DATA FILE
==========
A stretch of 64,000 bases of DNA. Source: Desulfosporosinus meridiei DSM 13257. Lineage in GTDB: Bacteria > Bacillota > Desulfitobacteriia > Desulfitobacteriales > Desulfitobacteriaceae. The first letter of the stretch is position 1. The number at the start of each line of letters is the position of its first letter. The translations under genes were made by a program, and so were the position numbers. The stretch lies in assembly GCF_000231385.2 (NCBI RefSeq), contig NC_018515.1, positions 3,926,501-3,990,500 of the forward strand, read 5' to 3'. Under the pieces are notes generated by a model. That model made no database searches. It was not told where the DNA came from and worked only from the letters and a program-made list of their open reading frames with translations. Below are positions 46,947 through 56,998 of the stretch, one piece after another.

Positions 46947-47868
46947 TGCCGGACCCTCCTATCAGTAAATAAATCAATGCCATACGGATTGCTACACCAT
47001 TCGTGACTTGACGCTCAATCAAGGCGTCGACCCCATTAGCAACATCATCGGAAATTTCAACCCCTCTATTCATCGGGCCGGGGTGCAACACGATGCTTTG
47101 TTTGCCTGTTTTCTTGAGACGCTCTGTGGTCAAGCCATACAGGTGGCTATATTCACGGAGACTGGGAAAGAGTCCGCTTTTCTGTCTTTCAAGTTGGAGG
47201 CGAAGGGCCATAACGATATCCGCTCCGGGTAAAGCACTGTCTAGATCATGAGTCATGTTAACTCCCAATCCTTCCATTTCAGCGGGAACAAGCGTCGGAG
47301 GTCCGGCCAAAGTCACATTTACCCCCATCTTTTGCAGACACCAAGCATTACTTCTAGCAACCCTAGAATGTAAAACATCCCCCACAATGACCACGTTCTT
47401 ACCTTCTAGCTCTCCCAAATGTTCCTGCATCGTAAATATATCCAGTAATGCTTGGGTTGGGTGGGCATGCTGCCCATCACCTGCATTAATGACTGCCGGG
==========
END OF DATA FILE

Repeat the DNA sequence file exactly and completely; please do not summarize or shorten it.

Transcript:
A stretch of 64,000 bases of DNA. Source: Desulfosporosinus meridiei DSM 13257. Lineage in GTDB: Bacteria > Bacillota > Desulfitobacteriia > Desulfitobacteriales > Desulfitobacteriaceae. The first letter of the stretch is position 1. The number at the start of each line of letters is the position of its first letter. The translations under genes were made by a program, and so were the position numbers. The stretch lies in assembly GCF_000231385.2 (NCBI RefSeq), contig NC_018515.1, positions 3,926,501-3,990,500 of the forward strand, read 5' to 3'. Under the pieces are notes generated by a model. That model made no database searches. It was not told where the DNA came from and worked only from the letters and a program-made list of their open reading frames with translations. Below are positions 46,947 through 56,998 of the stretch, one piece after another.

Positions 46947-47868
46947 TGCCGGACCCTCCTATCAGTAAATAAATCAATGCCATACGGATTGCTACACCAT
47001 TCGTGACTTGACGCTCAATCAAGGCGTCGACCCCATTAGCAACATCATCGGAAATTTCAACCCCTCTATTCATCGGGCCGGGGTGCAACACGATGCTTTG
47101 TTTGCCTGTTTTCTTGAGACGCTCTGTGGTCAAGCCATACAGGTGGCTATATTCACGGAGACTGGGAAAGAGTCCGCTTTTCTGTCTTTCAAGTTGGAGG
47201 CGAAGGGCCATAACGATATCCGCTCCGGGTAAAGCACTGTCTAGATCATGAGTCATGTTAACTCCCAATCCTTCCATTTCAGCGGGAACAAGCGTCGGAG
47301 GTCCGGCCAAAGTCACATTTACCCCCATCTTTTGCAGACACCAAGCATTACTTCTAGCAACCCTAGAATGTAAAACATCCCCCACAATGACCACGTTCTT
47401 ACCTTCTAGCTCTCCCAAATGTTCCTGCATCGTAAATATATCCAGTAATGCTTGGGTTGGGTGGGCATGCTGCCCATCACCTGCATTAATGACTGCCGGG